The point is, the Church has no divine control over any priest.



    Most priests who leave have done so after months and perhaps years of prayer and reflection, often shedding tears as they make this important decision. When priests leave, most find it takes far more faith and courage than entering. When entering they heard “Hosanna! Hosanna!”, but when leaving they hear “Crucify him! Crucify him!” Nevertheless, both are sacred journeys.

    DO NOT SUFFER IN SILENCE!

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  11. Abused children are not the only victims of the sex abuse crisis in the Church today. Every priest in active ministry is a victim. Prior to leaving, I remember walking through an airport wearing my collar, when a mother pulled her young child closer to her as I approached. That hurt, and it had everything to do with the stigma of mandated celibacy.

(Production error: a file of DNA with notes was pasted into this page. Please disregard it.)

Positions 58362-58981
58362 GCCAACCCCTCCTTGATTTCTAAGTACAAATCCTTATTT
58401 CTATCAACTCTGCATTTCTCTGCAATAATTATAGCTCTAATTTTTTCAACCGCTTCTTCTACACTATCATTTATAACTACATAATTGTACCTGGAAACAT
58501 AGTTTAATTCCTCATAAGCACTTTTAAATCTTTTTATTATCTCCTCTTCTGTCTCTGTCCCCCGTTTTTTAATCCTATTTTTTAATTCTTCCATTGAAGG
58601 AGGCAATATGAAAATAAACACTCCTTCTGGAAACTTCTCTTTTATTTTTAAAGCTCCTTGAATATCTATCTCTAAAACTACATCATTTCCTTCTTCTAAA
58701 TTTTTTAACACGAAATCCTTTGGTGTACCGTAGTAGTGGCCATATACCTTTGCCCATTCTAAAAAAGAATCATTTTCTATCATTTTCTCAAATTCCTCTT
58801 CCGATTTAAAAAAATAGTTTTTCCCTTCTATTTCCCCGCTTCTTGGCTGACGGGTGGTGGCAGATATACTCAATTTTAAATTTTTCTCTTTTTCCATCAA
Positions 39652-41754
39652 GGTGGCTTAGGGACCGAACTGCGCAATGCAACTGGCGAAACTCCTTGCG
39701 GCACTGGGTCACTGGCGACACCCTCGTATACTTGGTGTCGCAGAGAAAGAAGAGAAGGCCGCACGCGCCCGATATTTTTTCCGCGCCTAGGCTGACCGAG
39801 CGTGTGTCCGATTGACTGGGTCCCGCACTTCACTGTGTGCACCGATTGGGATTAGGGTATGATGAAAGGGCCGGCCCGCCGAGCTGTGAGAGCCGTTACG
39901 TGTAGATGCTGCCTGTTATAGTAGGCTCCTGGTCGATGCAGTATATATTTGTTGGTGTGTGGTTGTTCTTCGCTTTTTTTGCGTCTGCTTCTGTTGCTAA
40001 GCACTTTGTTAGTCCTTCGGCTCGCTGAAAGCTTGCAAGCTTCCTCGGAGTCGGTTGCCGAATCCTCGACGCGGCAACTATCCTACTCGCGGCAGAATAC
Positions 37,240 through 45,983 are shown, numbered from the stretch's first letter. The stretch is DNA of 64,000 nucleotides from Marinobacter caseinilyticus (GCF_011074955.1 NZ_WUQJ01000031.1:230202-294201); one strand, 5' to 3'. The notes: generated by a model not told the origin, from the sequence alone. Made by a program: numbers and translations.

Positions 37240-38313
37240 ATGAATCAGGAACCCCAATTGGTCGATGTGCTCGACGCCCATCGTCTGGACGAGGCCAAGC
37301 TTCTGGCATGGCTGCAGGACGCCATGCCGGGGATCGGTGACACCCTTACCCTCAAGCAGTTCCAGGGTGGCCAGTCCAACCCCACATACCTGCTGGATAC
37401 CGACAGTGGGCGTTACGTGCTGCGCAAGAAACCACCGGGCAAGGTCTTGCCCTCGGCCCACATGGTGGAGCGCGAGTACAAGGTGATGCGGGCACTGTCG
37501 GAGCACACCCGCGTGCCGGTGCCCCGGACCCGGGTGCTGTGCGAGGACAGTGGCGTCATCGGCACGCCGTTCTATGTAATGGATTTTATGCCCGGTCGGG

Mandatory celibacy defines a priest primarily by sex and places an inordinate amount of attention on his sex life. When the typical lay person meets a priest, they perceive him first and foremost as a “celibate” and have an internal dialogue that goes something like this: “Is he really celibate? I wonder what he does with his sex drive. Is he gay? He must masturbate a lot. God, I hope he’s not a pedophile.” If he’s attractive, they think, “Father what-a-waste”, and, if not attractive, they think, “No wonder he went into the priesthood”. Those who think this occurs because our society is preoccupied with sex are mistaken. It’s always been this way. People are now just more willing to talk about it. The fact remains that, because “celibate” primarily defines a priest by his sex life, he is viewed and understood primarily by sex and for this he suffers now, more than ever. Priests are not “celibates”; they are “human beings”.